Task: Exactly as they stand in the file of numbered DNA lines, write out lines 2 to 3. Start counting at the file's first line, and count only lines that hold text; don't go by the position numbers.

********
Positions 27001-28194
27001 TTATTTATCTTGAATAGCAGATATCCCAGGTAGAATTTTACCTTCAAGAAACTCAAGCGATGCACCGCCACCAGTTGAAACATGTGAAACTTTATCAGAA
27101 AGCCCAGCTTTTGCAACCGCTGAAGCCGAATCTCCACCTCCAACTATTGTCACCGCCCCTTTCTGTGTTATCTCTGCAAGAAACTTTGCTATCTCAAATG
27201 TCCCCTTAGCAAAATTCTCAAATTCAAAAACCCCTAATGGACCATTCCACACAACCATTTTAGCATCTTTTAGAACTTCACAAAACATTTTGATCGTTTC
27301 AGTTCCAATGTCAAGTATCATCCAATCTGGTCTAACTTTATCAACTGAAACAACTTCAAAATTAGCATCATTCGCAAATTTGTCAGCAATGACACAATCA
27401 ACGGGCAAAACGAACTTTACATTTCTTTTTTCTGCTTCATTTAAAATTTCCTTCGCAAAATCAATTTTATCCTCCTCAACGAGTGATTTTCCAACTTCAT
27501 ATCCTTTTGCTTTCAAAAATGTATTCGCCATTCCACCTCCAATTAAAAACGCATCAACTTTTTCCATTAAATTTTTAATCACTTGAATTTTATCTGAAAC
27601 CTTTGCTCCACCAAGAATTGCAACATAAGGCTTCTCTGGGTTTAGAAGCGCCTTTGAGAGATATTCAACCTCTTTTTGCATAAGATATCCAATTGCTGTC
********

27001 TTATTTATCTTGAATAGCAGATATCCCAGGTAGAATTTTACCTTCAAGAAACTCAAGCGATGCACCGCCACCAGTTGAAACATGTGAAACTTTATCAGAA
27101 AGCCCAGCTTTTGCAACCGCTGAAGCCGAATCTCCACCTCCAACTATTGTCACCGCCCCTTTCTGTGTTATCTCTGCAAGAAACTTTGCTATCTCAAATG